Instagram was originally created as a way to share snapshots from your daily life as they happen. However, over time, the platform has morphed into a more curated sharing platform.
Share Later or Share Now
A common scenario on Instagram: A user scrolls back through photos on their phone that they took weeks or months ago, applies a neat-looking filter, and uploads their masterpiece with a #tbt (throwback to…) hashtag.
Instagram’s solution for spurring more in-the-moment sharing? Instagram Stories. Like Snapchat, the (relatively) new Stories feature allows users to share both photos and videos that vanish 24 hours after they’re posted. Stories was launched last summer, and Instagram’s CEO doesn’t deny the similarity between Stories and competitor app Snapchat.
To ensure that users are only sharing new content, the app limits you to recent photos: only photos and videos you’ve captured during the last 24 hours will be available to share on your Story.
Using Instagram Stories
Stories appear at the very top of users’ screens when they open Instagram. If your business already has a presence on Instagram, this means that your Stories will be seen by all your current followers, without needing to create a new account and building an audience from scratch on Snapchat.
How can you use Instagram Stories for your business? Amuse your audience when something funny happens while on the job, or snap a picture or take a short video when you get a new piece of equipment or a new cleaning solution. Don’t worry about applying the perfect filter or ensuring that the photograph is “artistic”: the point of Instagram Stories is for the sharing to be organic and spontaneous.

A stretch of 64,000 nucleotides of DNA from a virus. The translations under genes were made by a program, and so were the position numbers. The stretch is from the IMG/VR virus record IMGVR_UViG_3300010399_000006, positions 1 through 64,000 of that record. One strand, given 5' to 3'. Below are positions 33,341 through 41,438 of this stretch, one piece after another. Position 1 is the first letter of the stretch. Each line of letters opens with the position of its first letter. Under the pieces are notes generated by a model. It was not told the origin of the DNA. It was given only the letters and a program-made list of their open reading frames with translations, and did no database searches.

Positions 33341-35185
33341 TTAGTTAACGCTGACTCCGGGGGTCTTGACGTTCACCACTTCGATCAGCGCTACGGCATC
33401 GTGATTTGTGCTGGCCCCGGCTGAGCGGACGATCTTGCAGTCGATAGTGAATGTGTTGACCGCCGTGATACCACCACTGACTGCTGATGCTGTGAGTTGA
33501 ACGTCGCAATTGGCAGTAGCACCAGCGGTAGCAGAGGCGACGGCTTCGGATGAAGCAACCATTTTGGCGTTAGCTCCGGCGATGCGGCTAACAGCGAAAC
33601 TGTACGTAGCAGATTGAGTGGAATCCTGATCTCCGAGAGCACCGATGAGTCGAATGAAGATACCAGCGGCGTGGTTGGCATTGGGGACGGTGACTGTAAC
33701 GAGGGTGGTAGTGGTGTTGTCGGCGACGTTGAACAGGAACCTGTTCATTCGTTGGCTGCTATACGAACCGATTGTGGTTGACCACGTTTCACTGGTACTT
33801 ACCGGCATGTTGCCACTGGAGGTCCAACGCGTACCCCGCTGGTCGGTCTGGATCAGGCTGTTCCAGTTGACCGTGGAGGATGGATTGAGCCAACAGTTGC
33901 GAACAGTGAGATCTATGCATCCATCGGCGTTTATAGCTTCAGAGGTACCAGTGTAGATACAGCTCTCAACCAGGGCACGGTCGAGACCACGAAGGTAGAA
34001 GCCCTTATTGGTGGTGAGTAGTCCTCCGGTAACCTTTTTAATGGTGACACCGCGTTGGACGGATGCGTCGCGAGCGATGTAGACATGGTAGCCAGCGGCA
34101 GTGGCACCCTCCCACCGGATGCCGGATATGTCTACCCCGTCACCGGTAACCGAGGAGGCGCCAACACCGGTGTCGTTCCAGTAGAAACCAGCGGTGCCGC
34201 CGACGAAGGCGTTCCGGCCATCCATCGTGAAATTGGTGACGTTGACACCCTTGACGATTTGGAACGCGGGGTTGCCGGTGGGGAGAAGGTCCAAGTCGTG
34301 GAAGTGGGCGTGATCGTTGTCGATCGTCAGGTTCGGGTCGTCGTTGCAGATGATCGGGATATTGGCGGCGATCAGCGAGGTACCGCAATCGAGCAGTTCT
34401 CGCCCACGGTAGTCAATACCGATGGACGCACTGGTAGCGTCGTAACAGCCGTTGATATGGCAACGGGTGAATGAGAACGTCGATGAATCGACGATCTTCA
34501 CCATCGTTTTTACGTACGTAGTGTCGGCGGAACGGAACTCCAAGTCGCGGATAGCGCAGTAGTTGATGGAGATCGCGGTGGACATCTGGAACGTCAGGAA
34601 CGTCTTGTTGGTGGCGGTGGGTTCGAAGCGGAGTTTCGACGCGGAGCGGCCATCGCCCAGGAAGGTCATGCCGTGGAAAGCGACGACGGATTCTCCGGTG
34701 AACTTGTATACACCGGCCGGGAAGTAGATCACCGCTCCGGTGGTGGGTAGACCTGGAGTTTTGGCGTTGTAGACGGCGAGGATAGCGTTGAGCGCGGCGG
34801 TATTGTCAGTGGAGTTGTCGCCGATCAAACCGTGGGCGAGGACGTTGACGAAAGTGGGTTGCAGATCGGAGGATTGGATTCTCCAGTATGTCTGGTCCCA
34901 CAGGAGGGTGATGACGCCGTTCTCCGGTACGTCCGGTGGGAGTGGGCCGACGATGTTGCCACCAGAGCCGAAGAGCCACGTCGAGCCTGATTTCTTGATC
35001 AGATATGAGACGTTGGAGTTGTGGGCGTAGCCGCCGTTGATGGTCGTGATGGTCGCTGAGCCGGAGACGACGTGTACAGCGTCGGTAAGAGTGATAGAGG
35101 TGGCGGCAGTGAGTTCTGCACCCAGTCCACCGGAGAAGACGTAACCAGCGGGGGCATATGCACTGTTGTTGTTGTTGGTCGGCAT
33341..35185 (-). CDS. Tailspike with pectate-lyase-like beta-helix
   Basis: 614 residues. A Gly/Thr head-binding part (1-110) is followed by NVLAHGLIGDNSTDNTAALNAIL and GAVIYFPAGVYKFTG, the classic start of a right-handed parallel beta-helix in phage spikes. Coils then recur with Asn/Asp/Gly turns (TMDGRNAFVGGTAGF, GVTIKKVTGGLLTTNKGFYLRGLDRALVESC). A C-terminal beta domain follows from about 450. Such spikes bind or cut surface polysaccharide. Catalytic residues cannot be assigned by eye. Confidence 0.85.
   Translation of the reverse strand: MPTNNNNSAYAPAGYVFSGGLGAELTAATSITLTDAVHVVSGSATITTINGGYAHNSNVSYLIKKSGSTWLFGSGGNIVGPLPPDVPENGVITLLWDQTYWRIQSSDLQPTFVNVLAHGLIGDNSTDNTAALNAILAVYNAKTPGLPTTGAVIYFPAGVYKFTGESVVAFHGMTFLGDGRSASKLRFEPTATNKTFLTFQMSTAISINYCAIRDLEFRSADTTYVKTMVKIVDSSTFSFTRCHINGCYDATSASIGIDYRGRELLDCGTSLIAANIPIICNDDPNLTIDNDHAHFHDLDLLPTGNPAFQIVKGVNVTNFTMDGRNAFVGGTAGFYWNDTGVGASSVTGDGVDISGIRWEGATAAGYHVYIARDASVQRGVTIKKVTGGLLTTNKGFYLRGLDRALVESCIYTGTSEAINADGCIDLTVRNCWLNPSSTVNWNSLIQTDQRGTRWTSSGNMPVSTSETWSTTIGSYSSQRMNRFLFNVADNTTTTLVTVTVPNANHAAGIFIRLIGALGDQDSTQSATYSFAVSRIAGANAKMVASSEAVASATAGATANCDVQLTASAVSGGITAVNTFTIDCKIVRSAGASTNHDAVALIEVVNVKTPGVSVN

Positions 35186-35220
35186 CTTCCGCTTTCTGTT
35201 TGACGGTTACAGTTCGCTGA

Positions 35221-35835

Have fun with the editing tools they provide: use text, color filters, and more to make your photos more entertaining.
Instagram Story Analytics
What could be considered a negative, Instagram Stories doesn’t allow for public likes or comments. If someone sees your Story and wants to reply, their only option is to send you a private message on Instagram’s message feature, Instagram Direct. However, one positive trade-off: You can view a list of users who have viewed your Story, which gives you insight into who’s paying attention to you.
Maintaining a Captive Audience on Instagram
The Stories feature came on the heels of Instagram’s decision to adjust how users’ feeds are delivered. Originally designed to list followers’ posts in the order they were uploaded (with latest posts at the top of people’s feeds), Instagram now uses a relatively new algorithm that sorts photos and videos in your feed according to which photos you’re more likely to be interested in, based on which accounts and content you’ve interacted with in the past. The unfortunate part is that this means that, as a small business with a (presumably) small audience on Instagram, it makes it harder for your content to garner the same exposure that it would have before the change. Two things we recommend you keep in mind:
1) Encourage your followers to turn on post notifications: Doing this tells Instagram that they are engaged with your content, and they’ll be notified any time your account is updated.
How does one turn on post notifications? Once on a profile, tap the menu (three dots) in the upper-right hand corner, and select “Turn On Post Notifications.”
2) Use hashtags: Selecting popular hashtags allows others interested in that topic or tag to see your post (which are sorted by most recent).
If your business is interested in sharing some off-the-cuff content, we recommend trying out Instagram Stories. Go try out Stories for yourself: Nothing can replace giving it a try first-hand!
Recently, Instagram Stories announced that it’s made ads available for businesses of all sizes, across the globe. They can be up to 15 seconds in length, and are displayed between users’ stories.